Southern Sudanese carry high hopes, many challenges as independence vote nears
WARRAP STATE, SOUTHERN SUDAN - Aguek Deng is the only doctor at the government hospital in Kuajok, southern Sudan's newest state capital.
Servicing nearly 1 million people, the hospital ward has just 11 beds, none of which has a mattress. The on-site pharmacy boasts mainly acetaminophen and vitamins; Deng says injections for pain relief, pneumonia and malaria run out too quickly.
In the ward, Atong Akol, who says she doesn't know how old she is but who looks to be about 15, sits on the edge of a bed frame. In front of her lies her 10-day-old daughter, Akot, who Deng thinks has "some kind of infection." The odds are stacked against her survival; according to the United Nations, one in six children in southern Sudan die before they reach their first birthday.
The state of health services in Kuajok is indicative of health services across southern Sudan, an area the size of Texas that is likely to become the world's newest nation next year. On Jan. 9, southern Sudanese will vote in a referendum that will mark the final stage of a 2005 peace agreement that ended 22 years of war between the Sudanese government in the mainly Muslim north and rebels based in the mainly Christian and animist south. Southern Sudanese are widely expected to choose independence, freeing themselves from the rule of President Omar Hassan al-Bashir.
If the vote goes as expected, southern Sudanese will be starting their nationhood under inauspicious circumstances.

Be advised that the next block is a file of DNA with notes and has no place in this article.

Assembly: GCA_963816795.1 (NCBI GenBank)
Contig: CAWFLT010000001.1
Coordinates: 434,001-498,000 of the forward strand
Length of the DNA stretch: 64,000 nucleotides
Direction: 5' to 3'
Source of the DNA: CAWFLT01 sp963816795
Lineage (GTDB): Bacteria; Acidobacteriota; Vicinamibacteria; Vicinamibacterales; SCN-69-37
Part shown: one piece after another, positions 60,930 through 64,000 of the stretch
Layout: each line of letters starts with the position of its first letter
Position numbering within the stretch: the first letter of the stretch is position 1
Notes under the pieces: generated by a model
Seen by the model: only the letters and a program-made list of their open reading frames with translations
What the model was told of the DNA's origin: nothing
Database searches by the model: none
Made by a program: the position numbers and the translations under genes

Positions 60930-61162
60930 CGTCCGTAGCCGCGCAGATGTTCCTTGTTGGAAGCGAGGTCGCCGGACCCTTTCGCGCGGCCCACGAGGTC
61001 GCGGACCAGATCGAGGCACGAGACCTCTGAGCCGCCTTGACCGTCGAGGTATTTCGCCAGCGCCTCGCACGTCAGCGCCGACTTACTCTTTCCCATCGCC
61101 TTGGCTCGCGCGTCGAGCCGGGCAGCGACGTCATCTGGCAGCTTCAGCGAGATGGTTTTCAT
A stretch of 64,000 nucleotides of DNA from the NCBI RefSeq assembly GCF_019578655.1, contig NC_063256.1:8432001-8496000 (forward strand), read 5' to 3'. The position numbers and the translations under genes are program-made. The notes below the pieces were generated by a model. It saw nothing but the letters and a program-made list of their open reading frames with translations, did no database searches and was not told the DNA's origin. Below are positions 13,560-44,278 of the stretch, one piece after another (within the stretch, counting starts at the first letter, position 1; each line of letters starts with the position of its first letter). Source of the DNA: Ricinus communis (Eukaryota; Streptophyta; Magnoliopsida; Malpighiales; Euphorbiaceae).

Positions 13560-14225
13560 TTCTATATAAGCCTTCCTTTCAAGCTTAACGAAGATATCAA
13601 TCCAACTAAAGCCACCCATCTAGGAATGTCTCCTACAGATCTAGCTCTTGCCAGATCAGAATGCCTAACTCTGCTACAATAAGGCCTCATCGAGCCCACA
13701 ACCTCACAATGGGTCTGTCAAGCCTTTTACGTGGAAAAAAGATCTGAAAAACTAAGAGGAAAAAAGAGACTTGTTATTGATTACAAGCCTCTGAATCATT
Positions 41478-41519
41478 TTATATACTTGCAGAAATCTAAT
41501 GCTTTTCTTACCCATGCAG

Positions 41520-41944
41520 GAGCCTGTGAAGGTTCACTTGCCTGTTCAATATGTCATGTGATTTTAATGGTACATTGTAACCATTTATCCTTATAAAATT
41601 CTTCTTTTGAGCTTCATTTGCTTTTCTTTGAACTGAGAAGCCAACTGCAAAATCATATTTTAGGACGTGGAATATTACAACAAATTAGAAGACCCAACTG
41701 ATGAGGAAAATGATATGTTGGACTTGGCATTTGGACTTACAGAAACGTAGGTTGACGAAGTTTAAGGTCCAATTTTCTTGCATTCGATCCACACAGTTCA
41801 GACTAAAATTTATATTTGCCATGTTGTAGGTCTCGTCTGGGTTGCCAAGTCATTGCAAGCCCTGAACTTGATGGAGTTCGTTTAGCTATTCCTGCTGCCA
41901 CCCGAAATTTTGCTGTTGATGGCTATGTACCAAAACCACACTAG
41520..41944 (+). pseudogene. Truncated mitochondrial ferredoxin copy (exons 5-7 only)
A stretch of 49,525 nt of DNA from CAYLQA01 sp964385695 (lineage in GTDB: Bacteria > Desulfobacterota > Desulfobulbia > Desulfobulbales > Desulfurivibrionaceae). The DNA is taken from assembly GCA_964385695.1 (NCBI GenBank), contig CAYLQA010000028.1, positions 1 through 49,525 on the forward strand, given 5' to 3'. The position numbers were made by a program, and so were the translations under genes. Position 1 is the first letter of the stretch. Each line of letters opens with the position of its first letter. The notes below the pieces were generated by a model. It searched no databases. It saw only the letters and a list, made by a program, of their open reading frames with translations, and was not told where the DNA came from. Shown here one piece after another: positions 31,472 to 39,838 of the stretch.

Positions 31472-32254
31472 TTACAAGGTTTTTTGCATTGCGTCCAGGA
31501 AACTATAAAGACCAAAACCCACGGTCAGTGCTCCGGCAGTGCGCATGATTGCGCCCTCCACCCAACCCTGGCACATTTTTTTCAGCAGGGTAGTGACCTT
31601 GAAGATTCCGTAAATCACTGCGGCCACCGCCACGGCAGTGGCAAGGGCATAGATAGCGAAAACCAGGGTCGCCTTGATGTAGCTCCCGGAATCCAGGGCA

"After decades of brutal war, poverty, neglect and the displacement of millions of its people, southern Sudan is one of the poorest and least developed regions of the world," said Louis Belanger of the anti-poverty group Oxfam. "It is being built almost from scratch and needs the support of the rest of the world to help provide development and security."
The United Nations has compiled a set of "Scary Statistics" to illustrate the problem: 90 percent of the south's roughly 10 million people live on less than $1 a day; one in six women die in pregnancy; and barely one-quarter of girls attend primary school.
But many southerners say their lives will improve radically after the referendum.
"At the grass-roots level, the belief is that after independence they will have roads, schools and hospitals" said community organizer Druini Jakani.
Many believe oil will be their savior.
"After the referendum it will be okay here because we will have our own budget from the oil," said Deng, voicing a common refrain.
"People are expecting very quick development of the south because they believe the problem until now is that the oil wealth has been in the hands of Khartoum," said Edmund Yakini from the pro-democracy group Sunde. "Up to now there is no one who has been engaged in expectations management. It's a huge risk."